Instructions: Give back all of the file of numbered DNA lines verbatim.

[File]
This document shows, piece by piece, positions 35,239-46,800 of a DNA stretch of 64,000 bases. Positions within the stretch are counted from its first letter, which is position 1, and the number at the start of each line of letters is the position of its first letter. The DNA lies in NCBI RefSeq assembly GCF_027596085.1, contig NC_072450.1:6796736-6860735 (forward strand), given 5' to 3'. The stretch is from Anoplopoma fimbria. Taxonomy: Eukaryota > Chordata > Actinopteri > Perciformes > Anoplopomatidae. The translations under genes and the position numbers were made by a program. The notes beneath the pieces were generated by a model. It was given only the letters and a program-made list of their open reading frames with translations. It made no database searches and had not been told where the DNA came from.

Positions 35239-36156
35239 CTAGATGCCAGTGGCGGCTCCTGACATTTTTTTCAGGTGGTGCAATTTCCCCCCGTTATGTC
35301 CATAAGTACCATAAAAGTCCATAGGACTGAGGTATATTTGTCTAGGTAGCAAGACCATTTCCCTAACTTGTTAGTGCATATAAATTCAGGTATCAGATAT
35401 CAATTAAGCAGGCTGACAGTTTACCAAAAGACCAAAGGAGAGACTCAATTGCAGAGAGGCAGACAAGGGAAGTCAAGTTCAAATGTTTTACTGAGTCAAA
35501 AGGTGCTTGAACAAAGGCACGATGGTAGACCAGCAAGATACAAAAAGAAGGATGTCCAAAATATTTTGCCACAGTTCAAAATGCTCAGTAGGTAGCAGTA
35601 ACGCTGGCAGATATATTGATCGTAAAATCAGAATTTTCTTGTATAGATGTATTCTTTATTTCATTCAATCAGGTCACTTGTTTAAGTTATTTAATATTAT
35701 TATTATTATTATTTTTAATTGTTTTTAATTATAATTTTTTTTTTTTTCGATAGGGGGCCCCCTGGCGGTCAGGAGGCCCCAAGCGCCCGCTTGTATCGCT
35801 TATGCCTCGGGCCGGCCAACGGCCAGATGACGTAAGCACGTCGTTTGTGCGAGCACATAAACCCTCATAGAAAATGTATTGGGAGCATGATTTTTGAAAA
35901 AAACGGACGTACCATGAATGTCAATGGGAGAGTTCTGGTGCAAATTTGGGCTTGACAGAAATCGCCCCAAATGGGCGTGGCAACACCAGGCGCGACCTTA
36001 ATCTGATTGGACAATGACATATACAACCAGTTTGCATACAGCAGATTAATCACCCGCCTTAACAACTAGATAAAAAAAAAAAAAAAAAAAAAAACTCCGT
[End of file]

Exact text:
This document shows, piece by piece, positions 35,239-46,800 of a DNA stretch of 64,000 bases. Positions within the stretch are counted from its first letter, which is position 1, and the number at the start of each line of letters is the position of its first letter. The DNA lies in NCBI RefSeq assembly GCF_027596085.1, contig NC_072450.1:6796736-6860735 (forward strand), given 5' to 3'. The stretch is from Anoplopoma fimbria. Taxonomy: Eukaryota > Chordata > Actinopteri > Perciformes > Anoplopomatidae. The translations under genes and the position numbers were made by a program. The notes beneath the pieces were generated by a model. It was given only the letters and a program-made list of their open reading frames with translations. It made no database searches and had not been told where the DNA came from.

Positions 35239-36156
35239 CTAGATGCCAGTGGCGGCTCCTGACATTTTTTTCAGGTGGTGCAATTTCCCCCCGTTATGTC
35301 CATAAGTACCATAAAAGTCCATAGGACTGAGGTATATTTGTCTAGGTAGCAAGACCATTTCCCTAACTTGTTAGTGCATATAAATTCAGGTATCAGATAT
35401 CAATTAAGCAGGCTGACAGTTTACCAAAAGACCAAAGGAGAGACTCAATTGCAGAGAGGCAGACAAGGGAAGTCAAGTTCAAATGTTTTACTGAGTCAAA
35501 AGGTGCTTGAACAAAGGCACGATGGTAGACCAGCAAGATACAAAAAGAAGGATGTCCAAAATATTTTGCCACAGTTCAAAATGCTCAGTAGGTAGCAGTA
35601 ACGCTGGCAGATATATTGATCGTAAAATCAGAATTTTCTTGTATAGATGTATTCTTTATTTCATTCAATCAGGTCACTTGTTTAAGTTATTTAATATTAT
35701 TATTATTATTATTTTTAATTGTTTTTAATTATAATTTTTTTTTTTTTCGATAGGGGGCCCCCTGGCGGTCAGGAGGCCCCAAGCGCCCGCTTGTATCGCT
35801 TATGCCTCGGGCCGGCCAACGGCCAGATGACGTAAGCACGTCGTTTGTGCGAGCACATAAACCCTCATAGAAAATGTATTGGGAGCATGATTTTTGAAAA
35901 AAACGGACGTACCATGAATGTCAATGGGAGAGTTCTGGTGCAAATTTGGGCTTGACAGAAATCGCCCCAAATGGGCGTGGCAACACCAGGCGCGACCTTA
36001 ATCTGATTGGACAATGACATATACAACCAGTTTGCATACAGCAGATTAATCACCCGCCTTAACAACTAGATAAAAAAAAAAAAAAAAAAAAAAACTCCGT